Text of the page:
The most Northerly hotel within mainland UK with views across to Orkney and the Old Man of Hoy, and from our woodland views to Dunnet Head.
Originally built as a staging inn for mail coaches which came via the coast road from Wick. In the 1861 census it was listed as the Prince of Wales Inn but by 1871 it had become the Berriedale Inn and you can still see the iron rings for hitching horses beside the front door. The hotel continued as a coaching inn for the Castle of Mey. The Berriedale Arms was converted into a hotel during the 70's and 80's and has various upgrades by previous owners. The name was finally changed to the Castle Arms Hotel in the mid 80's as guests thought that the Berriedale Arms was in Berriedale and not Mey.
The Hotel retains much of its character and charm with the thistles above each of the dormer windows and a cockerel above the main entrance. Currently there are 2 rooms inside the main hotel and 4 rooms around the courtyard which was originally the old stable block. We have a restaurant which uses locally sourced seasonal produce and has a warm and relaxed atmosphere. The restuarant is only open to residents for the 2019 season from May onwards, with a limited menu choice so guests must make their menu selection and book a table before their arrival. Meal serving times are limited to between 6pm and 8pm. There is also a friendly well stocked bar that you can relax in after a days sightseeing, or you can choose to sit in our quiet lounge and read or play games. There is a selection of books and games to choose from. Wi-fi is only available in public areas and is free, however as fibre optic cabling has not yet reached us the signal can be weak and occasionally lost altogether. Similarly mobile phone signals are almost impossible to find within the buildings and even outside can be hard to locate. These problems are totally outwith our control and as fibre optic is not due to reach us for at least another year or two will continue indefinitely.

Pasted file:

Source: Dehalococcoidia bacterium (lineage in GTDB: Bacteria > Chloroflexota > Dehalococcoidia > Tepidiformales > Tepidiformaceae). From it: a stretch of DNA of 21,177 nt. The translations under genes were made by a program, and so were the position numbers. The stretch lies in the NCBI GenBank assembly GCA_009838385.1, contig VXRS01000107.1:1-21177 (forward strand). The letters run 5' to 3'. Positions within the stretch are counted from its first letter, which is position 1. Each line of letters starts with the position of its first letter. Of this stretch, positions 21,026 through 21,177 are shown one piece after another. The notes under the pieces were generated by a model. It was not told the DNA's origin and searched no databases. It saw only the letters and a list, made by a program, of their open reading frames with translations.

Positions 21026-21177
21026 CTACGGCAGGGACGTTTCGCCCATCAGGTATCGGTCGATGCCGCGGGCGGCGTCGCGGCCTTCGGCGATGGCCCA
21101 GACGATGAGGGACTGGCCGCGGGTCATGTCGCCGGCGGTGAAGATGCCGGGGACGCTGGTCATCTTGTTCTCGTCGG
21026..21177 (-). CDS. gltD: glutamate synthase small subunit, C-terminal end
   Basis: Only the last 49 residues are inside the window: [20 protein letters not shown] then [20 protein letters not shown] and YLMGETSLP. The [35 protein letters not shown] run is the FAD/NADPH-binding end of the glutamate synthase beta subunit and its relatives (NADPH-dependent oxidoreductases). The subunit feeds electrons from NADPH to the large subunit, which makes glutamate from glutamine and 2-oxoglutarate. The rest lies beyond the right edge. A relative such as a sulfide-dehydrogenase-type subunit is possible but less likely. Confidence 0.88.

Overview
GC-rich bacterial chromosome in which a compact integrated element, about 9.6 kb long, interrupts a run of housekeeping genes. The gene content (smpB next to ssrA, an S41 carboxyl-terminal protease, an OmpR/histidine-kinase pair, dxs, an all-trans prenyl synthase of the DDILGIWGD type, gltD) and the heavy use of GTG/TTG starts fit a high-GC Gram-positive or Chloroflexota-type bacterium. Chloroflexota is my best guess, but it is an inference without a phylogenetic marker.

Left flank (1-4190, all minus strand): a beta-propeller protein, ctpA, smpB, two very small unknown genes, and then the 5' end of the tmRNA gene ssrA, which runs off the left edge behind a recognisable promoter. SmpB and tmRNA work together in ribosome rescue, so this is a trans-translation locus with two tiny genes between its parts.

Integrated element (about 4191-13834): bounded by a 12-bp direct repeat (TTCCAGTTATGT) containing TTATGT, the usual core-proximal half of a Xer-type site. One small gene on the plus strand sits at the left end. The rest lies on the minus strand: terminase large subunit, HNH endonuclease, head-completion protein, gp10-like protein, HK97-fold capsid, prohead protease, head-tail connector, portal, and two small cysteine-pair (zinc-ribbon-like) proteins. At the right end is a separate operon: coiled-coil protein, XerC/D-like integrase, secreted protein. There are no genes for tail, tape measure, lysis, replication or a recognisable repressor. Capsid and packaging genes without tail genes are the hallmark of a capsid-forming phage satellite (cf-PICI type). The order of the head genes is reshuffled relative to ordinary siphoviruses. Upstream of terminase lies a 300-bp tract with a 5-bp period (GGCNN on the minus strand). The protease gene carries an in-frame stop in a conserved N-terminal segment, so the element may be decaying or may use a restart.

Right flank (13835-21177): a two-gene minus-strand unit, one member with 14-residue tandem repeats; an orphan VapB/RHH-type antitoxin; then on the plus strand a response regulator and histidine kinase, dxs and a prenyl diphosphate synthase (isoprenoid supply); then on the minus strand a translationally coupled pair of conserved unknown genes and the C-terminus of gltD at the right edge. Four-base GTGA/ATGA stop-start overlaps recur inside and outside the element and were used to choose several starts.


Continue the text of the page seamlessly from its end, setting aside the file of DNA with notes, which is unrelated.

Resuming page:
The hotel is situated on the North Coast 500 (A836) in the village of Mey and only a short distance from the late Queen Mothers Highland home, the Castle of Mey. We are on the main tourist route for Thurso and John O'Groats and have six acres of woodland to the rear of the hotel which is open to our guests for dog walking or to enjoy an evening stroll, with the possibility of encountering deer through the trees. Please be aware that neighbouring fields may contain sheep or cows so it is best to keep your dog on a lead.
Mey and the surrounding area boast an abundance of sea birds and other wild life as well as wonderful beaches, coves and harbours to discover and explore. Plus attractions such as Camster cairns, Duncansby Stacks, Wick Heritage Centre and the Flagstone Trail to name but a few. Other activities in the area include sea and trout fishing, pony trekking, archery and golf amongst other things.We also have free secure overnight storage for bicycles and free parking for cars and motorbikes.
We allow overnight stopovers for motorhomes and campervans and can have up to 5 if required. As we have no facilities such as water or waste disposal or toilets, overnight stops are free of charge, but we now have 4 electric hook ups and the cost of a night's hook up is £10. The car park is large and flat and very quiet and we have a few acres of light woodland to the rear for dog walking.
Below are some recent photos of the exterior.
Some recent photos of the rear courtyard area